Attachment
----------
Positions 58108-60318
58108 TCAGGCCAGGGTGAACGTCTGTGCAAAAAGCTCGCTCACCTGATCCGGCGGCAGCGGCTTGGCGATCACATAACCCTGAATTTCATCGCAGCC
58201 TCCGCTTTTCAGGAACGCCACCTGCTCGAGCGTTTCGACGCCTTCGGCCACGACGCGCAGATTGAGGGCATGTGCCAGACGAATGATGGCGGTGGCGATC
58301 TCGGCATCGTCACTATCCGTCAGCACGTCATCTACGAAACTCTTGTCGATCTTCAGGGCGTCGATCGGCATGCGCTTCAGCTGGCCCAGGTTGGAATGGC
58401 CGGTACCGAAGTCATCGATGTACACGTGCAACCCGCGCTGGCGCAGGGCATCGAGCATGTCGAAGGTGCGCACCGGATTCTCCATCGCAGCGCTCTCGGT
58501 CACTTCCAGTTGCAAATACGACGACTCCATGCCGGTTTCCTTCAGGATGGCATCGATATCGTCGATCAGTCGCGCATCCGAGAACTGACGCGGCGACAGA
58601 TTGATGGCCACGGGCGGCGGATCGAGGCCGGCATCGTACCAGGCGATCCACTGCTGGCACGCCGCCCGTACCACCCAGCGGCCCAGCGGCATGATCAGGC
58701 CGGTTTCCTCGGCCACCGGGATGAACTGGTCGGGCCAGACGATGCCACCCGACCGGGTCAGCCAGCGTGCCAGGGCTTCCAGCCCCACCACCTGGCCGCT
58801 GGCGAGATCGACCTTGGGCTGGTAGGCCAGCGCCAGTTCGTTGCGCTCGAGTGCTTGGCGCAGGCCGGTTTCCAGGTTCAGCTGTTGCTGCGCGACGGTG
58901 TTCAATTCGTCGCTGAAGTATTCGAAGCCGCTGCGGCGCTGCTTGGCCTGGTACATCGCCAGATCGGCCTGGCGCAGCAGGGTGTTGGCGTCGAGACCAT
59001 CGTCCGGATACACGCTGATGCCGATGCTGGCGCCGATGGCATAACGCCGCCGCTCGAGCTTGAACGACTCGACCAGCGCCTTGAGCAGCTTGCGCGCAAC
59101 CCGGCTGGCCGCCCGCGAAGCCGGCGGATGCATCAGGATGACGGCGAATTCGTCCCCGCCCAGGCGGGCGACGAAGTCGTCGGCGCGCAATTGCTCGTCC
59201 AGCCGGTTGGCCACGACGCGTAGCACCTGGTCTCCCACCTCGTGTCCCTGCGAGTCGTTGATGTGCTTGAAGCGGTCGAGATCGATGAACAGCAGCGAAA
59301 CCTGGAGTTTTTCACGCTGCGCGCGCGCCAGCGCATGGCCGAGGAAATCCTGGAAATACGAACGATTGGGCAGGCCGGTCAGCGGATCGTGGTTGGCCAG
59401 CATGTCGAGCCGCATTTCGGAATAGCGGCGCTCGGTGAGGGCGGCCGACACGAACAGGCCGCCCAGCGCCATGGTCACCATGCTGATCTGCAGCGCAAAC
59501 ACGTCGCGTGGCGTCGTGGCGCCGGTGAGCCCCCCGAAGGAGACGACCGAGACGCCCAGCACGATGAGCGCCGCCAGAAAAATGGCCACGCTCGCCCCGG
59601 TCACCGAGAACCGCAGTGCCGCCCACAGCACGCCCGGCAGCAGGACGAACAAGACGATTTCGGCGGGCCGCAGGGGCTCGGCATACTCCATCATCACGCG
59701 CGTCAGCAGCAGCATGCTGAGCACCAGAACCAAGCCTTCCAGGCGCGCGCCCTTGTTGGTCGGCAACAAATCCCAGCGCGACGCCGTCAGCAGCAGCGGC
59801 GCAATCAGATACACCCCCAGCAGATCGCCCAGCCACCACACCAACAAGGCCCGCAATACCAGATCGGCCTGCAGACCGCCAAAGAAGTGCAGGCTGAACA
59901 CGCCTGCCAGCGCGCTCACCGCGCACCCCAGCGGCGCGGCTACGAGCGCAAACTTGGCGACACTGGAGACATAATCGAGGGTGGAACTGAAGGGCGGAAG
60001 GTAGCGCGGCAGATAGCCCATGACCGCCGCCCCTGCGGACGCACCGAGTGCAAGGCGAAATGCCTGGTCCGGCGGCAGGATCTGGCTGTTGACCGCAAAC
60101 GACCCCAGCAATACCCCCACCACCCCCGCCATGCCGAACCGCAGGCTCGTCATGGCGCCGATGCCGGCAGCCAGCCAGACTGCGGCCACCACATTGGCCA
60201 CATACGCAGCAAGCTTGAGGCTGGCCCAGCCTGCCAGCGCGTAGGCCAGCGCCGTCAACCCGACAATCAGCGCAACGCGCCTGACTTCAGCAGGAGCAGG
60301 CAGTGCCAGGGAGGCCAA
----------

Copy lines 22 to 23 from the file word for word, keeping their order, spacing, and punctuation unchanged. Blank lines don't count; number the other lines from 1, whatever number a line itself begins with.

60101 GACCCCAGCAATACCCCCACCACCCCCGCCATGCCGAACCGCAGGCTCGTCATGGCGCCGATGCCGGCAGCCAGCCAGACTGCGGCCACCACATTGGCCA
60201 CATACGCAGCAAGCTTGAGGCTGGCCCAGCCTGCCAGCGCGTAGGCCAGCGCCGTCAACCCGACAATCAGCGCAACGCGCCTGACTTCAGCAGGAGCAGG